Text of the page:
Apple has at least three models of Macs that are long overdue for updates. The cylindrical Mac Pro is by far the longest overdue, and the one needing the biggest update. It would be a shame if the 2013 Mac Pro just became a one-off, a product Apple never continued to pursue.

The other Macs needing updates are the Mac mini, stuck with processors and graphics from 2014, when Intel couldn't make good on its processor roadmap, and the MacBook Pro. The MacBook Pro has been the subject of two competing rumors; one suggests a new MacBook Pro will be released either during WWDC or shortly afterward. The second suggests a MacBook Pro will be shown at WWDC, but will not be released until the fall.

My guess is that if a new MacBook Pro isn't going to be released until the fall, it won’t make any type of appearance at WWDC.

Some of the specific MacBook Pro rumors suggest the new MacBook Pro will be thinner and will remove the function keys from the Mac’s keyboard and replace them with an OLED touch strip incorporated just above the new keyboard. The OLED touch strip would free up room near the MacBook Pro hinges now taken up by the keyboard, and allow for a thinner design in the hinge end of the chassis. Other changes would include moving to

Other changes would include moving to Intel’s Skylake processors, USB-C, and Thunderbolt 3. The addition of USB-C and/or Thunderbolt 3 also means the end of the MagSafe power connector, freeing up more space to either flatten the MacBook Pro further or allow for more ports.

Speaking of more ports, rumors suggest there could be up to four ports, with a mix of USB 3 Gen-2 specs (10 Gbps) and Thunderbolt 3 (40 Gbps). This makes me wonder where the MacBook Pro would be getting the bandwidth from. There would be a need for the internals to support PCIe 3, which could also bring a boost to the internal flash-based storage system.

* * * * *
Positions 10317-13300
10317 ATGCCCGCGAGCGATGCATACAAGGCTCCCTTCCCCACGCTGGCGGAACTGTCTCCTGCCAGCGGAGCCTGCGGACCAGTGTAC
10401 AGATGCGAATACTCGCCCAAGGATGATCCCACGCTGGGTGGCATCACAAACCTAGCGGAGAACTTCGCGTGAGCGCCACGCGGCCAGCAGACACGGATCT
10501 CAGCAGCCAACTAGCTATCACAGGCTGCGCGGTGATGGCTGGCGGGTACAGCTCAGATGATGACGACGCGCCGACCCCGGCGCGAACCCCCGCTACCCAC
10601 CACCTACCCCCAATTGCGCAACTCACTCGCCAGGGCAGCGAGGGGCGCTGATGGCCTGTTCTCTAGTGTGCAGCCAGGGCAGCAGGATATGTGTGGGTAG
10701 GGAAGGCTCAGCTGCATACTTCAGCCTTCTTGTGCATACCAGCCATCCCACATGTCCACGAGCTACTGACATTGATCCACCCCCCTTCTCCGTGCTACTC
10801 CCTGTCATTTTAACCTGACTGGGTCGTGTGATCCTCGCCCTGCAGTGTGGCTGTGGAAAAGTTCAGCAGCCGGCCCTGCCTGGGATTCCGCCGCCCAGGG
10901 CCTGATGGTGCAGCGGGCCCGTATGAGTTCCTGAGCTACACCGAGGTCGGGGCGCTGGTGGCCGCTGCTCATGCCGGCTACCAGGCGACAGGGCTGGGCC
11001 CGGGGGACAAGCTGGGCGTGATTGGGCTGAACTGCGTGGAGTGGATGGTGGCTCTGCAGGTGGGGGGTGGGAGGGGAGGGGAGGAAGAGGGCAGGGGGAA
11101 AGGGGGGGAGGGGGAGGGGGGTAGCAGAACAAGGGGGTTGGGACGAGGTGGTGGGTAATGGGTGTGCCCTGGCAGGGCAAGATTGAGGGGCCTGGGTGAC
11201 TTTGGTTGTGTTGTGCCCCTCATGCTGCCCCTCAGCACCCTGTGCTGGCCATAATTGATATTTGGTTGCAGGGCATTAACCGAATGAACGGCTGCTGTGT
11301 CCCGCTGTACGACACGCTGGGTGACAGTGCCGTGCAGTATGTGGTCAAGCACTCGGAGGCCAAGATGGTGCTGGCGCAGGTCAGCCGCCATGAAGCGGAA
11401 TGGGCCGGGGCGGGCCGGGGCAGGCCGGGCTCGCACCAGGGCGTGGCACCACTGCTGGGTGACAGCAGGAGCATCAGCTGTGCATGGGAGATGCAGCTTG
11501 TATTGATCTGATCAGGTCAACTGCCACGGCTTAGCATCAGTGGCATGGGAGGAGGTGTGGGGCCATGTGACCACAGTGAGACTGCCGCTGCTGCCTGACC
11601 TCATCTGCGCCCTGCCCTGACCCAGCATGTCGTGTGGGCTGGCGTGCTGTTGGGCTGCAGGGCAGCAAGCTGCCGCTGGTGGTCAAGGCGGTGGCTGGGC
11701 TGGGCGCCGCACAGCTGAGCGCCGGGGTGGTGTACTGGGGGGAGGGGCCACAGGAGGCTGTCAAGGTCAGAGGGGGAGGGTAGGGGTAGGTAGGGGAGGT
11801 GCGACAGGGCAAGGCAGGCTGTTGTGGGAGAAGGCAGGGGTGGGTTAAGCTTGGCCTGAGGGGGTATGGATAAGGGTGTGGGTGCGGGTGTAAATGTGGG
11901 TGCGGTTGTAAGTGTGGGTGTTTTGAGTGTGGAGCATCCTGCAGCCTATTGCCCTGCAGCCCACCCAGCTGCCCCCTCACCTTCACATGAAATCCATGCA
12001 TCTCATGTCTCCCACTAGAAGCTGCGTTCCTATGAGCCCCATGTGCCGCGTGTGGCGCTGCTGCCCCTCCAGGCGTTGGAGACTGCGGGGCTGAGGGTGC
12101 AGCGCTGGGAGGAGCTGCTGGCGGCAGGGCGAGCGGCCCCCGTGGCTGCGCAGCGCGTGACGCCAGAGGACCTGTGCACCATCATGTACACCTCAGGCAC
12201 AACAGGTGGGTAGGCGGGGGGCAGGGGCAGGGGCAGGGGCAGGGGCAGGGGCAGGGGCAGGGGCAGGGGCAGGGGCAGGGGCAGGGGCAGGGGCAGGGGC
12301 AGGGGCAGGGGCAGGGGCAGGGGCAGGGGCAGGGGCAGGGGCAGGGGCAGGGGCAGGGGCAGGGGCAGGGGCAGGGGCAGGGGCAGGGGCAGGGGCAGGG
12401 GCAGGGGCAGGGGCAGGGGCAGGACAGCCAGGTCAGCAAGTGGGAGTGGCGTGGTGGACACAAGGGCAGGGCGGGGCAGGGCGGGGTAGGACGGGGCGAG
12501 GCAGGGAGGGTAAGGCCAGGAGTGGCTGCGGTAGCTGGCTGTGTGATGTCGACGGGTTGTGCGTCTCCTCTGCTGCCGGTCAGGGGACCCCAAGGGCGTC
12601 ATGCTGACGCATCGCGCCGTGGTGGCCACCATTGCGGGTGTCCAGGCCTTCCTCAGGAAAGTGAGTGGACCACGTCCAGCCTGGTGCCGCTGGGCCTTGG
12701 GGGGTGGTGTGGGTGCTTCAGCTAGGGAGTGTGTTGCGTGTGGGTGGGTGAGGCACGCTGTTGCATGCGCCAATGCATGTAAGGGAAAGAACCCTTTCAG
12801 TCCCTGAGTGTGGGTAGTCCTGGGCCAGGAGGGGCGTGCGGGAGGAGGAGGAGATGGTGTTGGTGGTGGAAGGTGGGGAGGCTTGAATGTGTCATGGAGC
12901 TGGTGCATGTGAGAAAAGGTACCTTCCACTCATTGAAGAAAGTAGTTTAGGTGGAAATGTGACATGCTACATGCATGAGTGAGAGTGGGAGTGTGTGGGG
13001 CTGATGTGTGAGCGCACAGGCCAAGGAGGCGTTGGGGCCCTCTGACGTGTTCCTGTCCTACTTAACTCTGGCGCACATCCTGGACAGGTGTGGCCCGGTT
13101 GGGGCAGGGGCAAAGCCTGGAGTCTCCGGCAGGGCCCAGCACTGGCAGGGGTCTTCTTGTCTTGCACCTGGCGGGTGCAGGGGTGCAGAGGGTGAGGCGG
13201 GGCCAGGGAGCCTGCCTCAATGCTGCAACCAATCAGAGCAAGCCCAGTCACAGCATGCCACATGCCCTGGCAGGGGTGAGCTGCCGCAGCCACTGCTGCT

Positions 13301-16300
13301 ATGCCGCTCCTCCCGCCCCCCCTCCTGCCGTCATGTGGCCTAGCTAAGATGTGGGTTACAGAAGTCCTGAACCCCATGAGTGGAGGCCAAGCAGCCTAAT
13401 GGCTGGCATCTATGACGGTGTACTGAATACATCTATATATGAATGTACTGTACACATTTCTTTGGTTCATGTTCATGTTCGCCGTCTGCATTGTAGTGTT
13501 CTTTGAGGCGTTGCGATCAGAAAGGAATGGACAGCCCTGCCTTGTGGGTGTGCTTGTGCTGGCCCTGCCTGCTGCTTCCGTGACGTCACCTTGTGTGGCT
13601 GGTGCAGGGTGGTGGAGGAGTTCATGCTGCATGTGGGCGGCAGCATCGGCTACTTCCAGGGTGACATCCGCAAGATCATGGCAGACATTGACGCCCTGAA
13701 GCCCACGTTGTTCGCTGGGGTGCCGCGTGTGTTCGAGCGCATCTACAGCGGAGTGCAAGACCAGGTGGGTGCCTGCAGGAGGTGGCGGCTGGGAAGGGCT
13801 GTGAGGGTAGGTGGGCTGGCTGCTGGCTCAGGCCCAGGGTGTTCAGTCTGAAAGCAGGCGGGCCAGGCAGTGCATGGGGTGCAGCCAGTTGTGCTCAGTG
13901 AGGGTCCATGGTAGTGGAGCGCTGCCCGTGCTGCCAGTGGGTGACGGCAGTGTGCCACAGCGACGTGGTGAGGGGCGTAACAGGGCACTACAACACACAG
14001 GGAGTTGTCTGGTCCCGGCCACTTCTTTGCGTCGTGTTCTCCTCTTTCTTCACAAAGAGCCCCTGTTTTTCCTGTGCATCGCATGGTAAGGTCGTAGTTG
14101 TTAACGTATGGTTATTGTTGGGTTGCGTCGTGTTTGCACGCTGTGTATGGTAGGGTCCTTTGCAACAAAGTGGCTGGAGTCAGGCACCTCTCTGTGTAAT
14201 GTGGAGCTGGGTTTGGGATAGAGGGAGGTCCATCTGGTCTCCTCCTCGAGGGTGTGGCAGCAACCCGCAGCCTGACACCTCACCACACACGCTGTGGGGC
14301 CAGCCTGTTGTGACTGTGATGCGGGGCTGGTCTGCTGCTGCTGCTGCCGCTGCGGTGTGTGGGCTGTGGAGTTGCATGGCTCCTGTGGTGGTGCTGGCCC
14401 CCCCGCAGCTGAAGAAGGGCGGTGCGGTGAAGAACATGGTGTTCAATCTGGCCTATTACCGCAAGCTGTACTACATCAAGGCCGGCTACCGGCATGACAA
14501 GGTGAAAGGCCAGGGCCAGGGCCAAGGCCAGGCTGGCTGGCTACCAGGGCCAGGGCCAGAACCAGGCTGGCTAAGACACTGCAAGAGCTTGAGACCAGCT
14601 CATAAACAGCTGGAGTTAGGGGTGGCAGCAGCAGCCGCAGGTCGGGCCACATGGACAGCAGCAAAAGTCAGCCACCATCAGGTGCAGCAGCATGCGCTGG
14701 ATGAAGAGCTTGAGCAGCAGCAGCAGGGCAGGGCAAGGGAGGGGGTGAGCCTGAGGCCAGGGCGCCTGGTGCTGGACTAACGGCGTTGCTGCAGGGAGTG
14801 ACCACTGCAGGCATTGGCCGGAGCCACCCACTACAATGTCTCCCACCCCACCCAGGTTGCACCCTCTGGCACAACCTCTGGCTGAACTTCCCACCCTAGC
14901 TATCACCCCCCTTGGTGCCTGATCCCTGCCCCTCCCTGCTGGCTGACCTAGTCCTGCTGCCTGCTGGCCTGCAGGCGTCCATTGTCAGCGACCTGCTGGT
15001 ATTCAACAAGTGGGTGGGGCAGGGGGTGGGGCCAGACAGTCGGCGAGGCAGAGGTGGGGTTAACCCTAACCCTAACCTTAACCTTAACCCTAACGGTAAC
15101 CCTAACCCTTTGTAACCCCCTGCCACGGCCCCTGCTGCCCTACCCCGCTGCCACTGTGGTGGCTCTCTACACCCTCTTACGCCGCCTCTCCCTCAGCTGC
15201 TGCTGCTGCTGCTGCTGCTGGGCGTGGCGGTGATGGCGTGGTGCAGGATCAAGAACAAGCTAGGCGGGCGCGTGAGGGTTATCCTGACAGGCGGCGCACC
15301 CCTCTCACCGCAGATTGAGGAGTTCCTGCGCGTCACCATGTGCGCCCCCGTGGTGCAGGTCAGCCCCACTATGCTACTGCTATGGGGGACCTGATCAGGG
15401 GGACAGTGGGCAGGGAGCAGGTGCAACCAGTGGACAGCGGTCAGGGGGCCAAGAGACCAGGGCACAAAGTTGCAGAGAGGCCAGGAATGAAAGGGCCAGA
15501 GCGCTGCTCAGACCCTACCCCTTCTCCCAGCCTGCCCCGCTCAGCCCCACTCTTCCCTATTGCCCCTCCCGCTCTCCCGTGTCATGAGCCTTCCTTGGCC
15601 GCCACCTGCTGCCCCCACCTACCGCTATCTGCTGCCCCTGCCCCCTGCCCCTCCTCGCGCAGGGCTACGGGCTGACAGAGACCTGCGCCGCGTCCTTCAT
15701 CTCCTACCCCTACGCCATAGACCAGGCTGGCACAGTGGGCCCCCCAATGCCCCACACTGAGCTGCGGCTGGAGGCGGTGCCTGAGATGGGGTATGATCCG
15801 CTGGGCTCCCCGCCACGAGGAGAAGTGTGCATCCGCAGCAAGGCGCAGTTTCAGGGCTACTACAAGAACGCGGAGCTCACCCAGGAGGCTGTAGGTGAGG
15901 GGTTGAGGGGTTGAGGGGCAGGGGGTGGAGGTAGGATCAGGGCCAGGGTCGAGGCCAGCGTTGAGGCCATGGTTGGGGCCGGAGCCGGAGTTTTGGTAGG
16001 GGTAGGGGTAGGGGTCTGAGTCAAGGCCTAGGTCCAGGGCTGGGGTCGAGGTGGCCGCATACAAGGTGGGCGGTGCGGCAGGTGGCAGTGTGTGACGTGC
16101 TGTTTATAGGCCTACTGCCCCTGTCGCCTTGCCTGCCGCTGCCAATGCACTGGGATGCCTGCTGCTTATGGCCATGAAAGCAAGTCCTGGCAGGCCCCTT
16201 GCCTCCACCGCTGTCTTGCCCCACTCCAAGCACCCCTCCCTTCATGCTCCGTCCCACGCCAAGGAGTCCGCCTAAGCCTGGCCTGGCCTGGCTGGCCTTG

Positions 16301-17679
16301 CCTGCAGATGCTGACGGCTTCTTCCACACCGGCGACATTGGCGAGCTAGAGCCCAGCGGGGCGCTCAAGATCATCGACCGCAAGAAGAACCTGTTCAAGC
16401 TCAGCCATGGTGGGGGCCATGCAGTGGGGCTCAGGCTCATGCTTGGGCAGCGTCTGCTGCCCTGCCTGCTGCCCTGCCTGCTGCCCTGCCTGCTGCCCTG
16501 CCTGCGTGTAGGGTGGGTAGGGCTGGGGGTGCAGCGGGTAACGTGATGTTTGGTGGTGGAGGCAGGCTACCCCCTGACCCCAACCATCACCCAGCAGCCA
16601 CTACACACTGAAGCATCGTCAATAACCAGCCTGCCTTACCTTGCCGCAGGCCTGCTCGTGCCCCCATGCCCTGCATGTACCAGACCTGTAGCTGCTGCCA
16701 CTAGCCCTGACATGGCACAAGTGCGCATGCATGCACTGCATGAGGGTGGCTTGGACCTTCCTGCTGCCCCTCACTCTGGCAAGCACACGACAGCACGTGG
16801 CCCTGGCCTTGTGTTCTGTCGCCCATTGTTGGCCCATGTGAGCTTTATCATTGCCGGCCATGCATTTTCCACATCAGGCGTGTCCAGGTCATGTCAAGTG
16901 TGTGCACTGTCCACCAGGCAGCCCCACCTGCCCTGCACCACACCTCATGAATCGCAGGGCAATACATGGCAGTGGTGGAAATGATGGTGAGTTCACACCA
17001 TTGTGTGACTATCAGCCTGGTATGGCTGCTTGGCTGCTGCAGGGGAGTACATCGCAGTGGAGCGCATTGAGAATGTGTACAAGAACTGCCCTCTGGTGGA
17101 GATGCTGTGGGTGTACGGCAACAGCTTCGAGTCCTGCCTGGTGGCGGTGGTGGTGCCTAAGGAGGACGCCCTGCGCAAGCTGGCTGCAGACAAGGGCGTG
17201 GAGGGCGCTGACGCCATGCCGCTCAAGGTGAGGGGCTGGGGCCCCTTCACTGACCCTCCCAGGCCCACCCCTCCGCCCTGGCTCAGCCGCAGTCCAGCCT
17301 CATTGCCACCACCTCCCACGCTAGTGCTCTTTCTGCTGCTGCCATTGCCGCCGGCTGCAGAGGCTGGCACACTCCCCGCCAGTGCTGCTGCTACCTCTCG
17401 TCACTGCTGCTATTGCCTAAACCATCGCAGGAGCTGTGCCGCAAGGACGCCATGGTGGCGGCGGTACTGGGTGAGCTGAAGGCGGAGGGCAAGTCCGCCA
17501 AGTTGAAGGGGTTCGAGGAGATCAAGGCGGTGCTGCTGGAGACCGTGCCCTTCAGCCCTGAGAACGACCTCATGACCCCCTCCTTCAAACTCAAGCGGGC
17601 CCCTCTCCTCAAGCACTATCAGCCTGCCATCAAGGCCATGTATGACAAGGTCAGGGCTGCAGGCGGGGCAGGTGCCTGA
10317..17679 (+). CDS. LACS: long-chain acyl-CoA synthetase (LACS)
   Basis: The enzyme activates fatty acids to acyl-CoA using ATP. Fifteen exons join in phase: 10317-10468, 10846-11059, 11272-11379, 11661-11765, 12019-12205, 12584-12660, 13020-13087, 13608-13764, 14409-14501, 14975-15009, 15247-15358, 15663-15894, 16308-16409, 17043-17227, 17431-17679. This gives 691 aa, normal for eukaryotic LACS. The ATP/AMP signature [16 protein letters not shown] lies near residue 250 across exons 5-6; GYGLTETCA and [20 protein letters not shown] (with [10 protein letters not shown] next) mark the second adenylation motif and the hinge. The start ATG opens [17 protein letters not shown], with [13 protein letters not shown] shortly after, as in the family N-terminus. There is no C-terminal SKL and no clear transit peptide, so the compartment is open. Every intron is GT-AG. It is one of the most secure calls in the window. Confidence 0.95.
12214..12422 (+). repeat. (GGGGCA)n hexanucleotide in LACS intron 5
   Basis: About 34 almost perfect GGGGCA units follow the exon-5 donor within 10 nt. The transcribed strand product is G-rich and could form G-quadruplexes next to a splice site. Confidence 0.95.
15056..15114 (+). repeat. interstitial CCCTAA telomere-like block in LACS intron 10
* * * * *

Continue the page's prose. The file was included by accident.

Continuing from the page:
I don’t think there's enough PCIe 3 bandwidth for four full-speed ports and a PCIe flash storage device to all get top performance at the same time, so I expect some ports will be limited, perhaps one Thunderbolt 3 port, one USB C Gen-2 port, and the remaining two USB ports still working at Gen-1 speeds of 5 Gbps. What I don’t expect is the ports to be limited to only one. This is, after all, the Pro version of the MacBook.

New Airport, Time Capsule, and Thunderbolt Displays

Some of the most recent rumors indicate that Apple’s AirPort and Time Capsule products are in short supply, or have outright been removed from Apple stores. This could indicate replacements for the AirPort and Time Capsule are in the offing. Both products were last updated in 2013, and could certainly use a refresh.

Thunderbolt displays have also been hard to find at Apple stores, with stock being almost non-existent. When the stock isn't being updated, it’s a good indication that a product is either seeing the end of its life or a new version is about to be released, and existing stock is being sold off to make room.

In the case of the Thunderbolt Display, it could be either. Never a big seller, and currently well overpriced for the features it provides, the Thunderbolt Display, if replaced, will likely see a new 5K screen similar to the one used in the 27-inch Retina iMac. But it's also possible that this is simply the end of the product line. There are currently a number of 5K displays available, most using Mini DisplayPort interfaces that can connect to Apple’s Thunderbolt port with just the appropriate cable. Unless a new Thunderbolt Display has some unique features, such as a built-in graphics processor to turbocharge performance, there may not be a large enough need to allow Apple to maintain the Thunderbolt Display product.